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Lyft COO Out After Tensions With Founders

The ride-sharing service hits a bump in the road.

According to sources close to the situation, Lyft COO Travis VanderZanden has left his job, after some level of tension with its founders. Apparently, he was seeking more power, but did not win it.

Sources close to the situation said the exec, who came to the ride-sharing company after it acquired his on-demand car wash service Cherry last year, said that VanderZanden was not the right fit for the company going forward. Lyft is using Cherry’s officeless expansion scaling model into its operations.

That said, VanderZanden was an experienced exec, who had been chief revenue officer at Yammer before Cherry.

[Update: Lyft confirmed the departure in a statement to me. “Eighteen months ago, Travis joined the Lyft team as part of the Cherry acquisition to help scale our operations. We’ve talked about the future and all agree that Travis will move on as we move forward into the company’s next chapter of growth. We appreciate everything he’s done here, and wish him the best in his next adventure.”

It is unclear what specific issues he had with CEO Logan Green and President John Zimmer, but such management wrangling is common in fast-growing companies as teams are formed (and often de-formed). Facebook, for example, went through a number of top execs before co-founder and CEO Mark Zuckerberg hired COO Sheryl Sandberg. VanderZanden apparently wanted more control of Lyft going forward.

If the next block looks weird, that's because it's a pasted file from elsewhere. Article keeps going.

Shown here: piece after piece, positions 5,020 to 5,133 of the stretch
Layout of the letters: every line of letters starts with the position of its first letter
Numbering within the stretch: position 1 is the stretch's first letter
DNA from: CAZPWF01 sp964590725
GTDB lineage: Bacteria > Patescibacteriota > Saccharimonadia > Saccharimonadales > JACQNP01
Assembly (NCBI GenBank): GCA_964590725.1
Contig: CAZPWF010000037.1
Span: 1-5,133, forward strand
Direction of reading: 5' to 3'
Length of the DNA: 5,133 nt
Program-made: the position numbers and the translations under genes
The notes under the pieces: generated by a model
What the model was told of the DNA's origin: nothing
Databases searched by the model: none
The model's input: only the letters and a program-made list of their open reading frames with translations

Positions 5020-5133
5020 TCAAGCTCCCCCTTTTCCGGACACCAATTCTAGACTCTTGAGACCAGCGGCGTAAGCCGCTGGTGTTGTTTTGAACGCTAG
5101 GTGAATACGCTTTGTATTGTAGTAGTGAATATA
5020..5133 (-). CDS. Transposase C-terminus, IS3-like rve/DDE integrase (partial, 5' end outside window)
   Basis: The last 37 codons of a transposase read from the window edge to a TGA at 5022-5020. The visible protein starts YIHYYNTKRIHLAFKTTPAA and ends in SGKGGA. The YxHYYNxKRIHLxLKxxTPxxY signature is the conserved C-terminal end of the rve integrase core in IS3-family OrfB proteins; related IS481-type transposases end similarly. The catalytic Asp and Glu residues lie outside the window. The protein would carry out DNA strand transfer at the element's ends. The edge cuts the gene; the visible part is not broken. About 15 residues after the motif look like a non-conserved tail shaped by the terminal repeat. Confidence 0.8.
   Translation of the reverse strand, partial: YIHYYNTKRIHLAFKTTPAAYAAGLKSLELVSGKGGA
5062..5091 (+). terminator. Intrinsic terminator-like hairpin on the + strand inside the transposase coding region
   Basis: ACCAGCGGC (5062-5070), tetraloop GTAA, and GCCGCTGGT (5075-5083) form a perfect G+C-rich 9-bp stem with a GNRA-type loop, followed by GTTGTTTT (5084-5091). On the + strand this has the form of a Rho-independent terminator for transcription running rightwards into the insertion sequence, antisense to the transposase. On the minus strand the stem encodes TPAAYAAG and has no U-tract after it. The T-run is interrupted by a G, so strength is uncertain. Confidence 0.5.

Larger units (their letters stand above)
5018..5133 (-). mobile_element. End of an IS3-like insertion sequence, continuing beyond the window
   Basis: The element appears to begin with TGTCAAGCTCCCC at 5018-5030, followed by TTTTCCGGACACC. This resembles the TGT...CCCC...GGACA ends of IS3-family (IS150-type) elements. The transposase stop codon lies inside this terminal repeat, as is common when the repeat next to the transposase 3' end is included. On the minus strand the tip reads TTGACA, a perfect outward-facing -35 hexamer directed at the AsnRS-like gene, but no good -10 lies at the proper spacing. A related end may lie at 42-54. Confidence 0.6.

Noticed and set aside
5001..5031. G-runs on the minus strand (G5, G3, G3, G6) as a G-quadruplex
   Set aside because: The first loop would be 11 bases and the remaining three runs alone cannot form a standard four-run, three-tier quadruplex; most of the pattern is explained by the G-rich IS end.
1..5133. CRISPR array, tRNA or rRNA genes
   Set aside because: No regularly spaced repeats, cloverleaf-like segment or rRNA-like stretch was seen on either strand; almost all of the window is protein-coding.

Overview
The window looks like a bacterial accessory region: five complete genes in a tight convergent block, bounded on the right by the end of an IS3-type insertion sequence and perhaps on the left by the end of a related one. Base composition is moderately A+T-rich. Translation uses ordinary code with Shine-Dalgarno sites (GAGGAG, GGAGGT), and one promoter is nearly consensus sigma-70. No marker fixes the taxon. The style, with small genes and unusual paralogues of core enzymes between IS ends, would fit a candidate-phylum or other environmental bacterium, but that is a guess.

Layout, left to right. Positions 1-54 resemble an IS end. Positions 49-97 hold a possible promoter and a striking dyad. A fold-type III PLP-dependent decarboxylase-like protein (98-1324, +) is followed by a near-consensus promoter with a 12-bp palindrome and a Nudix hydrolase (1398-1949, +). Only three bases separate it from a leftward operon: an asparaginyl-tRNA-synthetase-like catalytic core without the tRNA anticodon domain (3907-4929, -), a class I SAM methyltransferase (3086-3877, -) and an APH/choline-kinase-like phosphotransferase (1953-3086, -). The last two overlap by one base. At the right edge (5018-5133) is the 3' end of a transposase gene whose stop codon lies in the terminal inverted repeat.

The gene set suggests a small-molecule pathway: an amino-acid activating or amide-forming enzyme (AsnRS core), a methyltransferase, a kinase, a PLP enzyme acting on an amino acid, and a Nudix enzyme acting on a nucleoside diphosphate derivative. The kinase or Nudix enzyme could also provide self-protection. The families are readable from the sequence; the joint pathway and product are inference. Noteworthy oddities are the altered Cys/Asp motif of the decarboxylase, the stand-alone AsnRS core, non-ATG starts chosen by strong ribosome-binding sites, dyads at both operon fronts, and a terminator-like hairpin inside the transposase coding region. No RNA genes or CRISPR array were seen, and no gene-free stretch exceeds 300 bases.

Externally, things are a lot hotter. Lyft has been recently involved in a rather heated — and somewhat bizarre — public spat with its chief rival Uber.

Even as both face intense challenges from the taxi industry and also local government regulators, the pair have been sniping over a range of issues, including the poaching of drivers. Uber claimed that Lyft offered itself for sale too.

Both recently debuted a new service that lets users carpool with people who are taking similar routes in return for a significant discount, called, respectively, Lyft Line and UberPool.

At the time of the announcement about Lyft Line, the San Francisco-based company also said it had 60,000 total drivers in 65 cities, 25 million users and had done more than 10 million rides.

The company has raised $333 million from high-profile investors, including Andreessen Horowitz.

I have contacted the company’s PR reps for a statement and am awaiting a response.

This article originally appeared on

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